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Dietitian vs. Nutritionist

A dietitian is an expert in food and nutrition. They give dietary advice, help promote healthy eating habits, develop specific diets for people, and participate in nutrition research. In the U.S., nutrition professionals include the registered dietitian (RD), and the dietetic technician, registered (DTR). They are regulated by the American Dietetic Association (ADA). They must meet strict educational and professional prerequisites and pass a national exam before they are registered dietitians.

Nutritionists are health specialists who are interested in food and nutritional science, preventative nutrition, diseases related to nutrient deficiencies, and the use of food and nutrients to cure disease and ailments.

They also are not regulated. They have varying degrees of education in nutrition – some have very little and some have a masters or phD. Since the term "nutritionist" isn't regulated, anyone can call themselves a nutritionist and dispense nutritional information without having any education whatsoever — they even write books.

Fit's Tips: If you want advice on your diet, food, or nutrition, I'd see a dietitian unless a nutritionist could prove to you how much education they've had.

Source

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Mariagserr Mariagserr 2 years
Hello... Talking about dietitians, and nutritionists do you now any? If you do Can you Please give me their E-mail Or phone number so I can Contact them Because I have to do a project about that job.
Marguerite3273679 Marguerite3273679 3 years
This article is not strictly correct.\u00a0 Dietitians are the only people who are able to advise persons with their diet who are post op or suffering from Chronic disease such as renal failure, cancer etc.\u00a0 Nutritionists with a major are adequately trained to offer nutritional advice to healthy indiciduals who wish to maintain their health and also to persons suffering from disorders such as diabetes.
ditorres ditorres 8 years
so i think the take away message is that an RD could call themselves nutritionists if they wanted to for whatever reason (say because to the lay person it sounds better). Nutritionists, however, cannot correctly call themselves Dietitians or Registered Dietitians because they have not proven that they possess the knowledge nor the skills necessary to counsel someone on nutrition.
wackdoodle wackdoodle 8 years
Through the gastric bypass process I was sent to a nutritionist and I soon realized this person knew about as much about nutrition as I did when I was 8. Then I did some research found the ADA (American Dietetic Association) website and from out the difference between a nutritionist and a RD. Then through their website I got my own RD, who has also a PhD, who knew about GBS and the restrictions and needs and she's far beyond anything I could have ever hoped for. My RD looks at my blood panels etc and overall diet and physiology whereas the nutritionists was more interested in recommending the latest fad diet and excessive exercise. Anyone who is really interested nutrition should have picked up and read the Sept 2007 issue of Scientific American called "Feast or Famine". It was entirely about food, nutrition, obesity, malnutrition, calories, and what science does not know about nutrition. It's an amazing read. I gave copies to both my primary and my GBS surgeon. Most important fact is that ALL nutrition claims should be taken with a with a grain of salt. Why? Because dietary studies are sponsored by the food industry and are biased. It does not matter what hallowed institution is doing the research or study - the study itself should be considered suspect because 99% of the time the facility was sponsored by the very company whose livelihood is at stake. SciAm found that this tainting went from organic companies all through to junk food companies - so no company is without its issues.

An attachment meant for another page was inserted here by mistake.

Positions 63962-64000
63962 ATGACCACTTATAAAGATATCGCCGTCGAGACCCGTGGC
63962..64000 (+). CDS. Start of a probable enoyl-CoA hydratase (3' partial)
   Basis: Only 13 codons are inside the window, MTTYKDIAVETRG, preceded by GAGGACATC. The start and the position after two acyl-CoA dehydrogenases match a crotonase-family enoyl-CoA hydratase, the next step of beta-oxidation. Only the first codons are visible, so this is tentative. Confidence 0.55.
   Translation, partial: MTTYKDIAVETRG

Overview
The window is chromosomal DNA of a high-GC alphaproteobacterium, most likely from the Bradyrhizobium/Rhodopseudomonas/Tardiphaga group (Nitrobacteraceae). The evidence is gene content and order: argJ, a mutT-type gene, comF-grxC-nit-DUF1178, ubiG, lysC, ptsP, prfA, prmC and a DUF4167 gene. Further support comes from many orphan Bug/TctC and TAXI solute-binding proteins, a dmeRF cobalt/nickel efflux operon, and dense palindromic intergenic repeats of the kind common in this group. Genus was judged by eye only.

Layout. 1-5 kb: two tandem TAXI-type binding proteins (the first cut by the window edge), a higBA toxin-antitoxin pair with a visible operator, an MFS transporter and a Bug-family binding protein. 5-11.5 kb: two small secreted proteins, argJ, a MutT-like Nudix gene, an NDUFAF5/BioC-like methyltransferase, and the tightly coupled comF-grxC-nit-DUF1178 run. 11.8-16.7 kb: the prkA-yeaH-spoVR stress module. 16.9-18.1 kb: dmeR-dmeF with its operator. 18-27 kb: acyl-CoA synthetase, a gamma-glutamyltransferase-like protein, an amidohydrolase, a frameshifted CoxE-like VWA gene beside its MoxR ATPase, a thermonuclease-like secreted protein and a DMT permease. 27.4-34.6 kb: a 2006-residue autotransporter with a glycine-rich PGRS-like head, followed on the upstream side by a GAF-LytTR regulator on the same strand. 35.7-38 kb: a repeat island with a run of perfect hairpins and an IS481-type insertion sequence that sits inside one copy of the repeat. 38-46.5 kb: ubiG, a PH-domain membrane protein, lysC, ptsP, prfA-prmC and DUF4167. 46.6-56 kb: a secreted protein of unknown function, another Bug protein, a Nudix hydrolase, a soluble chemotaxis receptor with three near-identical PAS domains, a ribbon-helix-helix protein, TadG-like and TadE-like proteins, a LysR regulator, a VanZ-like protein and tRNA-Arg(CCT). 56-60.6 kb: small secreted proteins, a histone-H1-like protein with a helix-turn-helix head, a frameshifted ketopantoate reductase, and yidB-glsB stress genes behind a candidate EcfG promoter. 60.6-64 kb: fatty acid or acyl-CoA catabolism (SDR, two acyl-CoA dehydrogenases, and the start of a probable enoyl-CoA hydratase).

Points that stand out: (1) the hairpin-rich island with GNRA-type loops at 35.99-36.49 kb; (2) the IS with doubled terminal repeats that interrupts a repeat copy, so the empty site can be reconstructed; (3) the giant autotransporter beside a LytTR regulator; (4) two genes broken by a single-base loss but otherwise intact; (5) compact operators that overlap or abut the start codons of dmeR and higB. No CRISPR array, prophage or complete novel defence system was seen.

leeluvfashion leeluvfashion 8 years
Great info! Very helpful.
Spectra Spectra 8 years
I worked with a woman that was a dietician, and she said that only people with an RD certification can be called "dieticians", but yeah, anyone can call themselves a nutritionist.
buffyanne buffyanne 8 years
Thanks for the info. I am so glad I know, now.
pixelhaze pixelhaze 8 years
Huh, good to know. I always thought that one was patient based (dispensing nutritional advice, looing at how you eat and what changes you should make, etc.) and one was research based, in a lab. At my university I knew there was a "nutrition science" major, so that's probably why I thought that.
nikolem2 nikolem2 8 years
This is not exactly correct. The terms vary from state to state. Dietitian is the common term that you can trust, but in some states RD's are actually called "nutritionists" (NY state is one example where this occurs). The important thing is to look at a person's credentials--a four year degree in nutrition science and/or dietetics and a license or registration from an accredited body.
sunshinevaness sunshinevaness 8 years
Yhanks for telling the difference between the two because I had no idea.
syako syako 8 years
Very good tips Fit. My cousin is in school to be a dietician, and if it wasn't for talking with her I would have never know the difference. It's good to be vigilant when it comes to your health AND when it comes to people telling you how to live.
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